Neutropenia is a disease wherein neutrophils that play the most important role in preventing infection are selectively lost or significantly reduced in member. In the following is presented an example, wherein MK was administered in a neutropenia model prepared by administering an antitumor drug to normal mice and examined for its effect on promoting neutrophil recovery.
Neutropenia model mice were prepared by administering an antitumor drug, Cyclophosphamide (CY) to 12-week-old ICR mice (male). The mice were divided into the following groups so that each group had five mice; (1) untreated group (control group), (2) CY-administered group, (3) CY+MK-administered group, and (4) MK alone administered group. MK was diluted with physiological saline and intraperitoneally administered to the mice daily at a dose of 0.1 ml/animal and 300 μg/kg for 13 consecutive days. Six house after the administration on the 5th day of the consecutive administration, CY was administered to the mice at a dose of 266 mg/kg, corresponding to ⅔ of the LD50 value. The day of CY administration was taken as Day 0, and the blood was collected five times in total, namely on Day 0, Day 2, Day 4, Day 7, and Day 9, and counted for leukocyetes, neutrophils, lymphocytes, and erythrocytes. Results are shown in Table 1. The number of lymphoytes reached the lowest value on Day 2 in the CY-administered group and the CY+MK-administered group as compared with the control group, and did not recover until Day 9. The number of neutrophils reached the lowest value on Day 4, but elevated to 2.8 times as high as that of the control group on Day 7.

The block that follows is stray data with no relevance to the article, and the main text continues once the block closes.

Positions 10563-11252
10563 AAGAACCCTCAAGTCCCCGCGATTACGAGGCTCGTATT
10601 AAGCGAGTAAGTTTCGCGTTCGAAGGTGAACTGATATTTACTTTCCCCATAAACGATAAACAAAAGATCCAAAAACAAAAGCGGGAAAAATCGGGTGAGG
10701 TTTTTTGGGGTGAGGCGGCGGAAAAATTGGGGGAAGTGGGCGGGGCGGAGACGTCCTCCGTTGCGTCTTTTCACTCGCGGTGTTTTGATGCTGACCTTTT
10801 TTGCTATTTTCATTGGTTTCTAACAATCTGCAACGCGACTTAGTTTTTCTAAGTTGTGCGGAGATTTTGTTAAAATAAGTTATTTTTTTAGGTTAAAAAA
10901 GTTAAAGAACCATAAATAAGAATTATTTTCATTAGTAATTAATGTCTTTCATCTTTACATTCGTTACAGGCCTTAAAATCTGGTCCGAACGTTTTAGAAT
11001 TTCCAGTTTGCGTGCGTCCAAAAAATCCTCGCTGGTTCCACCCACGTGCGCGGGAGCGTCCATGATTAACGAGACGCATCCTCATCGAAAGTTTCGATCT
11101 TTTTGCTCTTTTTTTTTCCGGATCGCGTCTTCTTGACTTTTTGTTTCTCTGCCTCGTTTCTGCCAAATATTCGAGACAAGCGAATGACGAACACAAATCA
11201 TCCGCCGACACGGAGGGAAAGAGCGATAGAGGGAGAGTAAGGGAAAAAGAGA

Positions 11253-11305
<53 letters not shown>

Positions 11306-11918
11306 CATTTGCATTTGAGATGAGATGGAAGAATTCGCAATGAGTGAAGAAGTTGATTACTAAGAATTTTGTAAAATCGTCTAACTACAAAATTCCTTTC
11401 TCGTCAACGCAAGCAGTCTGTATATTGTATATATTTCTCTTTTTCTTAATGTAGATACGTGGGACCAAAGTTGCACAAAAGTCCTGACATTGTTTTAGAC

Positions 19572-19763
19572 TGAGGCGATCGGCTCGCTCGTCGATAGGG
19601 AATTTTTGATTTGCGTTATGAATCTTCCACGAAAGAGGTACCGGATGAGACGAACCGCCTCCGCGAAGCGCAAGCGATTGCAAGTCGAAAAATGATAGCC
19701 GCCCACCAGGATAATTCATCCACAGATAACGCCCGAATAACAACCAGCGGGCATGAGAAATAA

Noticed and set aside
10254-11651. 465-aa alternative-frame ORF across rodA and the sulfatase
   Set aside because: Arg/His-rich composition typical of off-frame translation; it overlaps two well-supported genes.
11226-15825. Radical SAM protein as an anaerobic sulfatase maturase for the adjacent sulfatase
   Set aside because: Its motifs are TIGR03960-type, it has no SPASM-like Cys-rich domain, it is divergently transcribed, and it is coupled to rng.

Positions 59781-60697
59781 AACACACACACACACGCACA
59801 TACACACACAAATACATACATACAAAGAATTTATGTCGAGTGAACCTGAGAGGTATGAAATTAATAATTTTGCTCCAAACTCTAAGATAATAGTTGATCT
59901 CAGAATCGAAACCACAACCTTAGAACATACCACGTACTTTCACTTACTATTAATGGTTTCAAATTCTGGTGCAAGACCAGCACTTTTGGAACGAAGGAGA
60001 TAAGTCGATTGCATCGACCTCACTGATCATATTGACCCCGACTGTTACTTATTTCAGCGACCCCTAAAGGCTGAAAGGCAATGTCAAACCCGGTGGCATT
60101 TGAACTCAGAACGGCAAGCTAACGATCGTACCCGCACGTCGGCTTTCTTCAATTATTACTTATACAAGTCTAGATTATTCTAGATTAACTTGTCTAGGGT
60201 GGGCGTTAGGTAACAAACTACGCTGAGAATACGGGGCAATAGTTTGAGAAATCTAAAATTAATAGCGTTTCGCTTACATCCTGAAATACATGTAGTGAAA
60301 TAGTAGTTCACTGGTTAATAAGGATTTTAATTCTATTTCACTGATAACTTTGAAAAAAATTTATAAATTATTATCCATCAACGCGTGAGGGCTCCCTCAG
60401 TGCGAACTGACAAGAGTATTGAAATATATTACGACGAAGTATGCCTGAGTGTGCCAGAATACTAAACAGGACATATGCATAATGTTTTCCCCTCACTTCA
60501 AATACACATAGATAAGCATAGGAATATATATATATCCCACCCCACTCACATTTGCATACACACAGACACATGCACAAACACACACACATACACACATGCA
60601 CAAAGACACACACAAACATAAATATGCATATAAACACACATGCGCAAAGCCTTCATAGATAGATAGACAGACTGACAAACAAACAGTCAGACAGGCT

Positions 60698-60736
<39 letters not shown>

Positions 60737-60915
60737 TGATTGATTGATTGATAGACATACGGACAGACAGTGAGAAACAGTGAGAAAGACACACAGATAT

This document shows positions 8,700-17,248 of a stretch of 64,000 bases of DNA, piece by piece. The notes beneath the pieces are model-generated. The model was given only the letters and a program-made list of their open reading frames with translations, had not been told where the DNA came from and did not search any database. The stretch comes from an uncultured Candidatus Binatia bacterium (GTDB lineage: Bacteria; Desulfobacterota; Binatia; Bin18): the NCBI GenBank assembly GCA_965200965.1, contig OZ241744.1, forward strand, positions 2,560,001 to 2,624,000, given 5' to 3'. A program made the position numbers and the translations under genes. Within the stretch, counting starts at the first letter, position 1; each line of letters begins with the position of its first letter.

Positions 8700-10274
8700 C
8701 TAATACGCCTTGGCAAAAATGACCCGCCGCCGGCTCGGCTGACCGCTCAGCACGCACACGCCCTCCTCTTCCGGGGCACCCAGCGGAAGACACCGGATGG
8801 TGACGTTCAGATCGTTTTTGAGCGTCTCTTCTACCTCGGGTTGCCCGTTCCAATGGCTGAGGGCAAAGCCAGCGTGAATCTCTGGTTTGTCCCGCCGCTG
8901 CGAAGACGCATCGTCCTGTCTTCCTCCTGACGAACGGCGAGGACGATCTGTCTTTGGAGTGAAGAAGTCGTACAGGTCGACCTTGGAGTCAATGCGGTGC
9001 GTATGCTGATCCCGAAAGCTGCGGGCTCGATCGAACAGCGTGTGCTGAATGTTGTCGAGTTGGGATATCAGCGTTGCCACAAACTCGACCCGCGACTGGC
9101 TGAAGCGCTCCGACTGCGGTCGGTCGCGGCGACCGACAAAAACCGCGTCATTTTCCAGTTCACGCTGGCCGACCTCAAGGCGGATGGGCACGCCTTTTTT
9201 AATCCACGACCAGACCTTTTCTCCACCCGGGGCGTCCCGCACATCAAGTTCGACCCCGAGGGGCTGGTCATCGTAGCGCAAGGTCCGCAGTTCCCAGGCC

For collecting human peripheral blood stem cells (PBSC), it is necessary to let them migrate from the bone marrow to the peripheral blood. A hematopoietic factor, G-CSF, was administered to an individual, who was in a hematologically stable condition, to induce migration of PBSC to the peripheral blood, and the blood was collected with a heparinized syringe. The peripheral blood was fractionated using a separation agent. The mononuclear cell layer thus fractionated was mixed with phosphate buffer (PBS), and centrifuged at 4° C. and 1500 rpm for 5 min. After the centrifugation, the supernatant was discarded and cells were washed by repeating this procedure several times. The cells were suspended in a medium containing 10% FBS and counted with a hemocytometer K-8000. Finally, the cell concentration was adjusted to 1×106/ml with a medium containing 10% FBS.
Test substances used were MK, 50 μg/ml; G-CSF, 10 ng/ml; GM-CSF, 10 ng/ml; M-CSF, 50 ng/ml; IL-3, 10 ng/ml; IL-6, 100 ng/ml; and SCF, 10 ng/ml. These substances were adjusted to the above concentrations by preparing each solution at 10-fold concentration of the final concentration using Iscove's Modified Dulbecco's Medium (IMDM) and adding it to an assay system in an amount of 10% of the total volume of the system.
A methylcellulose medium containing FBS was used for the colony assay. A methylcellulose solution was prepared by adding to the medium methylcellulose powder (3500 to 5600 cps, Tokyo Kasei Kogyo) to 2%.